Breast milk is the best form of infant nutrition according to every source I have ever encountered. This pediatric white gold is so tailored for an infant that researchers are not trying to improve breast milk; rather, researchers are trying to replicate it in laboratories. Infant formula manufacturers are stating that their formulas are similar to breast milk in regards to their chemical make up. These manufacturers are adding DHA and AA, which are fatty acids needed for brain development. What manufacturers cannot add are the immune defenses offered by human breast milk. I feel very secure in stating that there will never be anything superior to breast milk because I know the following:
1. Breast milk contains immunoglobulins that provide babies immunity from certain diseases for several months of the infant's life.
2. Breast milk is a complete form of nutrition for the first year of life. This means that children can only drink breast milk without any food supplementation and develop normally during their first year.
3. Allergy to breast milk is virtually nonexistent.
4. Proper development of the jaw and teeth are fostered.
5. Breast milk is associated with higher IQ and better grades in school.
6. Breast feeding reduces the risk of obesity, diabetes, heart disease, high blood pressure, high cholesterol and childhood leukemia.
7. It builds a stronger immune system.
8. Sophia’s Children Hospital in Rotterdam states exclusive breast feeding reduces respiratory and gastrointestinal infections.
9. Breast feeding may shield children against SIDS (Sudden Infant Death Syndrome). About 2,300 children die from SIDS every year.
According to the American Diabetes Association, there are also advantages that breast feeding offers to women, which include:
1. Women who breast feed have less dense breast tissue. Studies have shown that women, who breast fed, have a reduced risk of developing breast and ovarian cancers.
2. Women can burn about 500 calories per day by breast feeding an infant.
3. Less postpartum bleeding occurs due to the faster shrinking of the uterus and a faster return to the menstrual cycle.
4. Better bone density is noted.
5. Mothers have a reduced risk of post partum depression.
6. It is cost effective. Breast milk is free. This economy might lend itself to an increase in breast feeding.
7. It is convenient because you don’t have to prepare bottles or formula. You can feed your child without preparations of any sort.
The National Survey on Children’s Health reports an increase in breast fed infants. The significant increases are noted among White, Black and Hispanic women. About 75 percent of US women breast feed. By 6 months of age, that number has dropped to 43 percent with only 13 percent exclusively breast feeding (CDC, 2011). The Healthy People 2020 (an organization designed to improve the health of US citizens) objectives for breast feeding include increasing the percentage of breast fed infants to 82 percent initially, increasing breast fed infants to 61 percent at 6 month of age and increasing the rate of breast feeding to 39 percent at 1 year of age. The rate of breast feeding drops substantially by 6 months of age (just in time for tooth eruption).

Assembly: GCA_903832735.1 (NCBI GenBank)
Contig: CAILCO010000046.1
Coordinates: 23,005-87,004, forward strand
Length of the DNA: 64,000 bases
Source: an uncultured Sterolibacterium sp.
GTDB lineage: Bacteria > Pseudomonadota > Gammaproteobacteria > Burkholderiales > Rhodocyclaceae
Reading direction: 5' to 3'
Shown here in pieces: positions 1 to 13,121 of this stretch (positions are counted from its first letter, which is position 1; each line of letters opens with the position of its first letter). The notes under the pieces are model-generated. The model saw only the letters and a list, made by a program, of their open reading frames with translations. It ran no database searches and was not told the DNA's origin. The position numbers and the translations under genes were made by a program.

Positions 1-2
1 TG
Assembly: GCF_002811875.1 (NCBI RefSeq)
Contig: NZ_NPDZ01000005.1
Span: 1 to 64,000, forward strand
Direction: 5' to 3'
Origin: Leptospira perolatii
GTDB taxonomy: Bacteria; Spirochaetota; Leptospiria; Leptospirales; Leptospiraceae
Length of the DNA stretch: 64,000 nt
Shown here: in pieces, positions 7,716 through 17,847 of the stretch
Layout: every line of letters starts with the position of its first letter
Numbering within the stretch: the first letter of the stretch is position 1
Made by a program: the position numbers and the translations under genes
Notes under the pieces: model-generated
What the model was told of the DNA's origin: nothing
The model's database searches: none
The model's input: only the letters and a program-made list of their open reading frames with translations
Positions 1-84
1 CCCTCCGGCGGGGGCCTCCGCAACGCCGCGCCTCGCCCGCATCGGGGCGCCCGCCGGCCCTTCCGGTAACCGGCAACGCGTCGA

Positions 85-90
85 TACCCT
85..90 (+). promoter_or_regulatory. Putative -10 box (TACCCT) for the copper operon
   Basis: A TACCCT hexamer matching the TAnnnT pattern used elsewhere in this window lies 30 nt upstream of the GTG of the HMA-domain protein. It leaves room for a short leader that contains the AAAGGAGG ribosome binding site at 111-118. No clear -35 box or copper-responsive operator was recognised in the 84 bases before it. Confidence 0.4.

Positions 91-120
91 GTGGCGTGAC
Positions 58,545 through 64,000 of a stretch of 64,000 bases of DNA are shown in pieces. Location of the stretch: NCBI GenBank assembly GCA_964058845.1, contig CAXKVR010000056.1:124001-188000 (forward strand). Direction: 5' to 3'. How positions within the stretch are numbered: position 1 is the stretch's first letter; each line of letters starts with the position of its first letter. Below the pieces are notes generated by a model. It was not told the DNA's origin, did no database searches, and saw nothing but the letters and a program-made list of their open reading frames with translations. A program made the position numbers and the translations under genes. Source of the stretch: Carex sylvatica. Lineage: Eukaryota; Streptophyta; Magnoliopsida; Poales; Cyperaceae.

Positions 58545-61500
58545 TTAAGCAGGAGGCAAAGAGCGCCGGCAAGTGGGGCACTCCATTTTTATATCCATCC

There are situations women should not breast feed. Here are some good reasons:
1. Women with active Tuberculosis infection (TB) and HIV because these infections can be passed to the infant.
2. Women who take illegal drugs, women who do not have control over their alcohol consumption, or a history of these problems.
3. Certain chronic conditions, which may require women to take medications, which can cross over into the breast milk.
4. Some women who have had breast surgeries that may have removed mammary tissue or other breast surgeries that may have altered breast tissue further inhibiting breast feeding. These women need to check with their doctors but hopefully these questions were addressed prior to breast surgery.
Always check with your health care provider regarding concerns about breast feeding. Woman can breast feed while taking antibiotics, birth control and a variety of medications that were once thought to prevent a woman from breast feeding. There are programs today that are trying to promote breast feeding starting from the hospital admission of the pregnant woman. The push for nursing and medical personnel to foster breast feeding is on the rise and supported by state, federal and private sponsors. When in the hospital, women should take advantage of the lactation consultants, whose only job is to facilitate the breast feeding process.
Next week I will discuss how to breast feed. Stay well.